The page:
One of the consequences of flat feet is pronation both over and under pronation are possible. Overpronation or pronation as it is more commonly known, causes the feet to roll inward. Underpronation or supination causes the foot to roll outwards.
Severe flat feet can cause complications. One very common and painful side effect is a condition known as plantar fasciitis. However, wearing the right types of shoe with the right kind of support reduces the risk of you developing these types of painful feet problems. So don’t take your feet for granted, find out what foot type you are and buy shoes that give you the support that you need.
Types Of Feet
Depending on the structure of your feet, flat feet can impact and cause your feet to pronate. However, there are 3 types of pronation and its worth knowing them all.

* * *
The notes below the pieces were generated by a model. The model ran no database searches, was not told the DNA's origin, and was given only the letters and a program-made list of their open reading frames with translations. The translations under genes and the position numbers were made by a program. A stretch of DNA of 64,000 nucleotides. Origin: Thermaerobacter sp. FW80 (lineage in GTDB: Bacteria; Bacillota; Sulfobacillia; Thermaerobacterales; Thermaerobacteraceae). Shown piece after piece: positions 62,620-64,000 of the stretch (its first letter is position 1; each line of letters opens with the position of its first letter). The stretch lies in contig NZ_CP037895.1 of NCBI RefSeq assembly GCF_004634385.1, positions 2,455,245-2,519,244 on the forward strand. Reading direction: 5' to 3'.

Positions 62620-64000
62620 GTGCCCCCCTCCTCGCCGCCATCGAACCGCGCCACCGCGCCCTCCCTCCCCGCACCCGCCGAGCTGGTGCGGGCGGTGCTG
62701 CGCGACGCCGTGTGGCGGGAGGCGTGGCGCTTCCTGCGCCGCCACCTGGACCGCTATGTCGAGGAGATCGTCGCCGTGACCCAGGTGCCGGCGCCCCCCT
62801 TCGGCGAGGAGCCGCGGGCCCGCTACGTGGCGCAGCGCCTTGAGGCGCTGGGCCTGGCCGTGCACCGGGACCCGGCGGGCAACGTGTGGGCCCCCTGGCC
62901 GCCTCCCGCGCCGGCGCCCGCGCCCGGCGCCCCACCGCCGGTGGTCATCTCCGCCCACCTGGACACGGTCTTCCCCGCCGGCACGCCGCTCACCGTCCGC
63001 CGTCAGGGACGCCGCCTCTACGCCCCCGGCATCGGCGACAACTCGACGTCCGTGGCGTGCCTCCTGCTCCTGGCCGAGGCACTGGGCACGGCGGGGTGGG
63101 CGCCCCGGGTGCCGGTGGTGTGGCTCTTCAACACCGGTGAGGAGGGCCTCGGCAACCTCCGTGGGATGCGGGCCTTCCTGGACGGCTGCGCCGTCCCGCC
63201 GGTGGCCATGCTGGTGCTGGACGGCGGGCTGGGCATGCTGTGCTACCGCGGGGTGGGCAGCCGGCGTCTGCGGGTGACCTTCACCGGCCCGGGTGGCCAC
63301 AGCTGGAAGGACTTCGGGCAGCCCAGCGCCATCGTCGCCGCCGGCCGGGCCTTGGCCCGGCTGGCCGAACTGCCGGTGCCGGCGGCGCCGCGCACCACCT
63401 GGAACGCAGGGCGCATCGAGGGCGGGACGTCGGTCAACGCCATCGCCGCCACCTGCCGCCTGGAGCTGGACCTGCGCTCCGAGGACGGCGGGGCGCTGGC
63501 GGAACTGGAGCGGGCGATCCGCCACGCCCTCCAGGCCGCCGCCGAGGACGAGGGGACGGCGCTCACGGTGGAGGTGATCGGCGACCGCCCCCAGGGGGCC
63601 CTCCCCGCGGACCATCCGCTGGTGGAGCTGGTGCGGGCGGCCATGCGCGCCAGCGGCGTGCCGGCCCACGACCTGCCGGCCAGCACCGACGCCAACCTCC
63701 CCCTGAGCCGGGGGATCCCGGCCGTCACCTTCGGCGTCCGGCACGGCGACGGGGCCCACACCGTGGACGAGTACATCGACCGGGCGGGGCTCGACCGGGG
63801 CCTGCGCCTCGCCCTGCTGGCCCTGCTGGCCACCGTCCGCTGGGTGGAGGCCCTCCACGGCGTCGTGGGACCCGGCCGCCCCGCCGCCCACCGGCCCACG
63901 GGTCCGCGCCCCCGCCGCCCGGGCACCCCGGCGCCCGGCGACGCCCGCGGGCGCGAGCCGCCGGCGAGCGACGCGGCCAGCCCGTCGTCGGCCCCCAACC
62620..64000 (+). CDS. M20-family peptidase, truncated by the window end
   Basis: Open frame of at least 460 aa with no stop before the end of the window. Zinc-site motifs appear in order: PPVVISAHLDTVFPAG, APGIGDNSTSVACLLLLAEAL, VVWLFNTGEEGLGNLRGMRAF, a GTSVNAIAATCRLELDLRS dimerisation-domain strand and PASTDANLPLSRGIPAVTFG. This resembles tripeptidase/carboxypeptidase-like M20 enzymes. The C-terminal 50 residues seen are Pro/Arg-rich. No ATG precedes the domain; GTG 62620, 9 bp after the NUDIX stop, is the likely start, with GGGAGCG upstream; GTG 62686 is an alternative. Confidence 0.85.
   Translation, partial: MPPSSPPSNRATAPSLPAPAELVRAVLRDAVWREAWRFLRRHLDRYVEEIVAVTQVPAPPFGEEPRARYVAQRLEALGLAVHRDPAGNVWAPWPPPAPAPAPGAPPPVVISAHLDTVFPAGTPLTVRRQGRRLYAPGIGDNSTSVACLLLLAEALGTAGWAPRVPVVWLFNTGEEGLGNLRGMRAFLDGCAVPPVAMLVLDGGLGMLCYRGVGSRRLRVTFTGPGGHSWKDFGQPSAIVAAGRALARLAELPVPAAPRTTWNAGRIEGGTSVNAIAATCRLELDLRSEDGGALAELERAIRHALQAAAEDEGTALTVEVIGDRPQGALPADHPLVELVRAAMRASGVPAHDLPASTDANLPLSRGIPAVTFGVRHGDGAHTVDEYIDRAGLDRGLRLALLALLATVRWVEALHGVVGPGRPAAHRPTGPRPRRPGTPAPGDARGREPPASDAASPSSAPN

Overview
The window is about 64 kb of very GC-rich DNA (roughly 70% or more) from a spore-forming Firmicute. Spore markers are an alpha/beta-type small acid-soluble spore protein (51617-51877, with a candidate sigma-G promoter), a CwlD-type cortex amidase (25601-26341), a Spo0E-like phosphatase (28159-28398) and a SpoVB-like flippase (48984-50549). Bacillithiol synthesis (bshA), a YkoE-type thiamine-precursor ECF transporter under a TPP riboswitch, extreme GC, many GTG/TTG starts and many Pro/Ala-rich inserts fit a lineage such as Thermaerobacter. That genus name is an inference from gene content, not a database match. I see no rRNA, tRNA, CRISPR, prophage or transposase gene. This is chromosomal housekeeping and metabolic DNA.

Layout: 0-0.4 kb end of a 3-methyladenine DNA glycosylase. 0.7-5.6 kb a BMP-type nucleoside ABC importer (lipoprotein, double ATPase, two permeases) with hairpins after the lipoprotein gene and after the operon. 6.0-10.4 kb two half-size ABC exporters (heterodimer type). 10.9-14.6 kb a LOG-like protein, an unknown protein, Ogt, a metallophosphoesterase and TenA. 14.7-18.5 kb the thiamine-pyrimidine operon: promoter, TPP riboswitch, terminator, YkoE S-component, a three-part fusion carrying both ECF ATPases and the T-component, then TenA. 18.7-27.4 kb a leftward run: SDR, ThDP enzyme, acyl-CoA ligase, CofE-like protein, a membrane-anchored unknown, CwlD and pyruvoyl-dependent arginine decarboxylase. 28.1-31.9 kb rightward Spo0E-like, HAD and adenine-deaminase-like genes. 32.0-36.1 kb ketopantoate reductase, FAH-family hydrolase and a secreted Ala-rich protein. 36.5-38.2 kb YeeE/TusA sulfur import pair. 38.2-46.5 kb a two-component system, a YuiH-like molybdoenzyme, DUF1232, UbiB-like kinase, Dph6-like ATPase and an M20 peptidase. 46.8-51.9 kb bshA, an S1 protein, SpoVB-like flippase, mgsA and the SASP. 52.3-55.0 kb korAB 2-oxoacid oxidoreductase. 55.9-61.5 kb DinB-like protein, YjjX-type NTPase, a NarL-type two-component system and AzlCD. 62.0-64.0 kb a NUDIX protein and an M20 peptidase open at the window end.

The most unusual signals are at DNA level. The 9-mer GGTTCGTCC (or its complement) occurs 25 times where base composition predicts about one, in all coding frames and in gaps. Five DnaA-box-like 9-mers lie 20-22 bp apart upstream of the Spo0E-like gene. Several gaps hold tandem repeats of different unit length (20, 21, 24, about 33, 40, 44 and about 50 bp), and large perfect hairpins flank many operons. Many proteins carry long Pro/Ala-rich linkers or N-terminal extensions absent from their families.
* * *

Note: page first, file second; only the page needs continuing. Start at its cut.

A neutral position occurs when the ankle does not turn more than 15 per cent inward with each step. There is always a bit of flex in the way your foot pronates when you walk but less than 15 degrees, either way, is considered neutral. And is considered to be the correct position to ensure that the bodyweight gets distributed evenly.
A pronators feet roll inwards when they walk. The weight is not uniformly distributed, and this causes excess stress on the ankle. This causes the ankle to bend inward as you walk. The excess one side weight causes more wear toward the inner ball area. Of the 3 foot types pronation is most commonly connected to flat feet.
Under Pronation (Supination)
Supination is the opposite of pronation. The foot does not roll inward enough with each step. When you walk and run, your weight skews across the outer heel and outer ball of the foot. This causes more wear and tear to the shoe across the outside.